From observation and experience I learned that mum must have a very quiet way of vocalising to their young. So I made up my own very intimate sounds to make, that only they can hear. This is our language. And slowly, slowly they walk a few steps further. In the first few weeks they usually run back to me after one metre but gradually they explore further. The excitement is palpable and infectious. I want to share it with everyone, but in order for the wilding to stay wild they must not think of humans as things to go climb on and seek food or comfort from. They know only me (even my husband doesn't get a peep until they are much much older). Every day they get to know the tree better, practicing their skills: hanging on their tail, running upside down under the branch, running as fast as they can, swerving, jumping from one branch to another. I'm just a delighted (and proud) observer. The tree canopy is reached after a few months of nightly exploration. Trees are superb sound conductors and if I hug the tree and put my ear to the trunk, I can hear my baby anywhere on the tree, walking, jumping or crunching something, as clearly as if he is right beside me.

Another really interesting part of my experience: if I take my mobile phone with me and get distracted, he doesn't like it. He wants my full attention on him (for safety and for him to show off his newfound skills?) When I’m distracted he comes down and starts to harass me, nibble me and attack my clothing. He goes wild at me, so I put my gadget away and he’s immediately pacified. It’s like: ‘mum watch me ... see what I can do’, and he does his finest new tricks. Does that sound familiar? Kids are all the same.

Letting go of my babies always comes with some anxiety for their survival success but the soft release program in our area (NSW Australia) is fantastic and very gentle, allowing these babies to find their feet in a new forever forested home with support until they are standing on their own four feet.

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"... environmentalism needs to decouple from the carbon-reductionistic global warming narrative." Maybe environmentalists created that language because they need to convince those folks who see only the dollar value in trees, land, etc.? I've never talked to an environmentalist who does not believe these things are "sacred in their own right". How can we stop the desecration of nature if those engaged in it just write us off as daydreaming treehuggers?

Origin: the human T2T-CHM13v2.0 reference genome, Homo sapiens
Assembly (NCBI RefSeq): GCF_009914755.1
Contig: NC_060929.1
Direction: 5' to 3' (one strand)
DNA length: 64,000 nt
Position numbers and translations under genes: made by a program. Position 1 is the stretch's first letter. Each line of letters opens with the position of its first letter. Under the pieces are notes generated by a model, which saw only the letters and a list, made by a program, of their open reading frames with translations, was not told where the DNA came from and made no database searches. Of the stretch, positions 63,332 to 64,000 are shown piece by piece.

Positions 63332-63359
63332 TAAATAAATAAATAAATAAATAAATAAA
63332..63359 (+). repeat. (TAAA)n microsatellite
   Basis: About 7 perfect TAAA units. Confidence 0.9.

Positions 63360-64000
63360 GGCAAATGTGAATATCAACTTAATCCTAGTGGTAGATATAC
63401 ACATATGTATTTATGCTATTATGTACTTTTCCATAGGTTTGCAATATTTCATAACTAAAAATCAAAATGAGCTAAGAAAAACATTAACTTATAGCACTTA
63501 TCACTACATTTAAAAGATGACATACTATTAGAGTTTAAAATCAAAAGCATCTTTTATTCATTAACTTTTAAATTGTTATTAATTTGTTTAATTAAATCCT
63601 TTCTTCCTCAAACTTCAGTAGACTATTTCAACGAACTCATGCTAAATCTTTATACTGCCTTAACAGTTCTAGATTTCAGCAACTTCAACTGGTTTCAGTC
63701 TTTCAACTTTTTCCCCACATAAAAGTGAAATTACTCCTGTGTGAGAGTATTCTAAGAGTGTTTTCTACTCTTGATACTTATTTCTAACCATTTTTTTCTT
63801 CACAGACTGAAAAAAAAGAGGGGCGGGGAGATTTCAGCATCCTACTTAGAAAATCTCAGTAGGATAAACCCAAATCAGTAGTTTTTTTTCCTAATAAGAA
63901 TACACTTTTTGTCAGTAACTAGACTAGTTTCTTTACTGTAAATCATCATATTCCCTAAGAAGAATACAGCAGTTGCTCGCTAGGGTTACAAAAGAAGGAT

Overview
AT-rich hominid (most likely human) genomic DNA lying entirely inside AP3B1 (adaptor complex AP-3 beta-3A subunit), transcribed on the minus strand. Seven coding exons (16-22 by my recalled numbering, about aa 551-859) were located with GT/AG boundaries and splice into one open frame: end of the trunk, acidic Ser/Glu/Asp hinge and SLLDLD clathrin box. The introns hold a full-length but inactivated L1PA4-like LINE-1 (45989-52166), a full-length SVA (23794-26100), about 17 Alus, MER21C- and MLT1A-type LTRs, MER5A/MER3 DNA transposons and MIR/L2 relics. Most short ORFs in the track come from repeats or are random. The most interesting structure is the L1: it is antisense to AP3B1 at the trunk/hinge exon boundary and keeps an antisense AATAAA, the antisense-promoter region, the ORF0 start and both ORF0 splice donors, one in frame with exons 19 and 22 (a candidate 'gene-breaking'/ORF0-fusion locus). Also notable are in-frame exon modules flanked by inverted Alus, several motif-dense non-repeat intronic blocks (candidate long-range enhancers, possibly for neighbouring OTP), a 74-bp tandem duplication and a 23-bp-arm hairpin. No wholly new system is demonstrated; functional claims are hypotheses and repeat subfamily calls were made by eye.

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Bless you Charles for focusing on the Femine. I hear trees sing. How Spartacus got on here saddens me.

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Thank you for all you are doing, saying and sharing.

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Totally agree we need to move the environment discussion away from "climate change" (a topic of dissent) and back to "pollution", where it started. Nobody wants a polluted environment. Everyone wants clean water to drink and bathe in, clean air to breathe and clean soil in which to grow our food. By default this requires moving away from polluting fossil fuels which are, by their very nature, running out anyway, so let's get ahead of that inevitable shift, right? Win-win.

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Hi Charles, thanks for checking in around the media places.

What you were reading about genetics is really important to think into a little with all the information spread around about genetic behaviour.

From epi-genetics, now quite an old topic but well worth reflection by people, especially about what influences genes to open up, for groups of genes to jump out or swap place 'unexpectedly'; together with current research around the current virus (considered as un-intelligent) and how cells are penetrated and what causes them to 'open up' their cell wall defenses to invaders.

Something smells...which in saying that, the fact that smells can by-pass the defense systems of our bodies and mind to get free entry, is quite extraordinary.

Sweet scented roses to you, or maybe vanilla beans.

Regards, Pete

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Interesting stuff. I need about 10 times as much time as I have to follow all the interesting threads and do research, so i particularly value when someone - you for example - writes about so many of these other things I may not have come across. That last "What Is Life" particularly catches my attention and I plan on looking it up. Thanks, Charles.

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Charles I am so proud of your voice, it is an heroic act. Censorship has always existed and kept growing so much that every thought of our life is control. They know perfectly our weaknesses and play them against us. These people, dictate who we are, who we should hate, what we should believe.

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You reminded me of two books I read a few years back called "The Hidden Life of Trees: What They Feel, How They Communicate―Discoveries from A Secret World" by Peter Wohlleben, as well as . "The Overstory", a novel by Richard Powers. The Overstory radically changed my perceptions of the world while I was reading it - thanks for reminding me that I need to re-read it.

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To Speak for the Trees is wonderful! And rage inducing. I have the audiobook because it is read by the author. I would love to go visit her sanctuary. I've just been listening to Martin Shaw's newest, Smoke Hole, and I recommend it in audio form as well as his previous, Courting the Wild Twin.

Thank you for the other items.

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Hi Charles, thank you for all your writing. you inspire me. I recently put out this album and I think you might enjoy some of the lyrics/ideas